How to Calculate Retained Earnings (Formula and Examples)

By

Nick Zaryzcki

-

Reviewed by

Janet Berry-Johnson, CPA

on

February 28, 2020

This article is Tax Professional approved

Retained earnings are like a running tally of how much profit your company has managed to hold onto since it was founded. They go up whenever your company earns a profit, and down every time you withdraw some of those profits in the form of dividend payouts.

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Here we’ll go over how to make sure you’re calculating retained earnings properly, and show you some examples of retained earnings in action.

How to calculate retained earnings

The retained earnings formula is fairly straightforward:

Current Retained Earnings + Profit/Loss – Dividends = Retained Earnings

Your accounting software will handle this calculation for you when it generates your company’s balance sheet, statement of retained earnings and other financial statements.

If you happen to be calculating retained earnings manually, however, you’ll need to figure out the following three variables before plugging them into the equation above:

• Your current or beginning retained earnings, which is just whatever your retained earnings balance ended up being the last time you calculated it. (If you create a balance sheet monthly, for example, you’ll use last month’s retained earnings.)
• Your net profit/net loss, which will probably come from the income statement for this accounting period. If you generate those monthly, for example, use this month’s net income or loss. (Here’s how to calculate net income).
• Any dividends you distributed this specific period, which are company profits you and the other shareholders decide to take out of the company. When you issue a cash dividend, each shareholder gets a cash payment. The more shares a shareholder owns, the larger their share of the dividend is.

Example of a retained earnings calculation

Let’s say your company went into business on January 1, 2020. Your retained earnings account on January 1, 2020 will read \$0, because you have no earnings to retain.

Now let’s say that in January you earn \$1,000 in net income (from your income statement) and don’t issue any dividends.

That means that on February 1, your company’s retained earnings will be \$1,000:

Current retained earnings + Net income - Dividends = Retained earnings

\$0 + \$1,000 - \$0 = \$1,000

This makes sense: you earned \$1,000 in profits, and retained all of them.

How to calculate the effect of a cash dividend on retained earnings

Now let’s say that the business does really well in February, and you make an enormous profit that month: \$10,000. You’re doing so well that at the end of February, you decide to pay out \$2,000 of those profits in the form of cash dividends to your shareholders (you, your mom and your aunt Karen). And remember, the beginning balance for retained earnings will be \$1,000.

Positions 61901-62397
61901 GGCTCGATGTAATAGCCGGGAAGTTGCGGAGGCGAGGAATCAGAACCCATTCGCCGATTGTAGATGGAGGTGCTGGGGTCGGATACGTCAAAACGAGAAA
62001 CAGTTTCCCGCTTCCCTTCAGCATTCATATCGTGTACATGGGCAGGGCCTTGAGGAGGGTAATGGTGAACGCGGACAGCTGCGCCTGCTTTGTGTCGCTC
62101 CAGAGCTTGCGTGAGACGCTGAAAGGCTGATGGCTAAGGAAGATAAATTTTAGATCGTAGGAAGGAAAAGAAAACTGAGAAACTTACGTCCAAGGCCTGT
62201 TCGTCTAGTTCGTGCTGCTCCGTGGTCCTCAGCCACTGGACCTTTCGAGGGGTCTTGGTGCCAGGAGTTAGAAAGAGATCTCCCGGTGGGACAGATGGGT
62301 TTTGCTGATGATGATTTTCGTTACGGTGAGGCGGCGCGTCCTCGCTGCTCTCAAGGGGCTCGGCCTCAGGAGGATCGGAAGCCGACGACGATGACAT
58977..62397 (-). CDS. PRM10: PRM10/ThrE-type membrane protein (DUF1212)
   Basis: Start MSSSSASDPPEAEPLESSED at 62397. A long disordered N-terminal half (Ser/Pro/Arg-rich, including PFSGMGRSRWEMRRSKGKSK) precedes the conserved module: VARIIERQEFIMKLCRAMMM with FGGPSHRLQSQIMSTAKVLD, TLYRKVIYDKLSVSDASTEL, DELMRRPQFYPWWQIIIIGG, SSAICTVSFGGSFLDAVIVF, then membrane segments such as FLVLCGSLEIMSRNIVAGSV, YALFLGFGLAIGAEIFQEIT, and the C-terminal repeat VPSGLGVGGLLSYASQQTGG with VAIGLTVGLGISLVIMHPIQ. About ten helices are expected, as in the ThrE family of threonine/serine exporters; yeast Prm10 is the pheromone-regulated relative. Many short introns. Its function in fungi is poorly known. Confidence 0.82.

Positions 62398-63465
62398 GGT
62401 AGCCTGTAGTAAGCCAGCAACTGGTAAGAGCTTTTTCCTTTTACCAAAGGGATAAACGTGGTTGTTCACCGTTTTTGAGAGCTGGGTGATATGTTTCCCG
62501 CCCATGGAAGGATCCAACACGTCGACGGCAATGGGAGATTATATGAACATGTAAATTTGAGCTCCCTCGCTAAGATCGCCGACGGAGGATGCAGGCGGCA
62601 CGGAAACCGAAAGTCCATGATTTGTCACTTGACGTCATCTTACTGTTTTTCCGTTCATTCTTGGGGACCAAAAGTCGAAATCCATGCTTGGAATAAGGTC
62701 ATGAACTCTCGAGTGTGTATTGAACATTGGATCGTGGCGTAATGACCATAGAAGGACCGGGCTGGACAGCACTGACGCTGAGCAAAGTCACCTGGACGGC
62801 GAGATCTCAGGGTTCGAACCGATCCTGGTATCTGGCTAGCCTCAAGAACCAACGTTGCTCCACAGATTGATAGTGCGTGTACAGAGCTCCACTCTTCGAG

That means that on March 1, your retained earnings will be \$9,000:

Current retained earnings + Net income - Dividends = Retained earnings

\$1,000 + \$10,000 - \$2,000 = \$9,000

How to calculate the effect of a stock dividend on retained earnings

Sometimes when a company wants to reward its shareholders with a dividend without giving away any cash, it issues what’s called a stock dividend. This is just a dividend payment made in shares of a company, rather than cash.

Calculating retained earnings after a stock dividend involves a few extra steps to figure out the actual amount of dividends you’ll be distributing.

First, you have to figure out the fair market value (FMV) of the shares you’re distributing. Companies will also usually issue a percentage of all their stock as a dividend (i.e. a 5% stock dividend means you’re giving away 5% of the company’s equity). So you have to figure out exactly how many shares that is.

Put in equation form, the formula for retained earnings in a stock dividend is:

Current retained earnings + Net income - (# of shares x FMV of each share) = Retained earnings

Example of a stock dividend calculation

Let’s say that in March, business continues roaring along, and you make another \$10,000 in profit. Since you’re thinking of keeping that money for reinvestment in the business, you forego a cash dividend and decide to issue a 5% stock dividend instead.

Let’s say your company has a total of 10,000 outstanding shares of common stock, and you determine that the fair market value of each share is \$10. That means you would issue 500 shares in the dividend, each of them reducing retained earnings by \$10:

Current retained earnings + Net income - (# of shares x FMV of each share) = Retained earnings

\$9,000 + \$10,000 - (500 x \$10) = \$14,000

This means that on April 1, retained earnings for the business would be \$14,000.

What about working capital and stockholder’s equity?

Although they all have to do with the equity section of the balance sheet, working capital and shareholder’s equity (also called stockholder equity, paid-in capital or owner’s equity) are different from retained earnings.

Shareholder’s equity measures how much your company is worth if you decide to liquidate all your assets. The formula for calculating it is:

Shareholders’ Equity = Total Assets − Total Liabilities

Working capital is a measure of the resources your small business has at its disposal to fund day-to-day operations. To get it, you subtract all of your current liabilities from your current assets:

Working Capital = Current Assets − Current Liabilities

This post is to be used for informational purposes only and does not constitute legal, business, or tax advice. Each person should consult his or her own attorney, business advisor, or tax advisor with respect to matters referenced in this post. Bench assumes no liability for actions taken in reliance upon the information contained herein.
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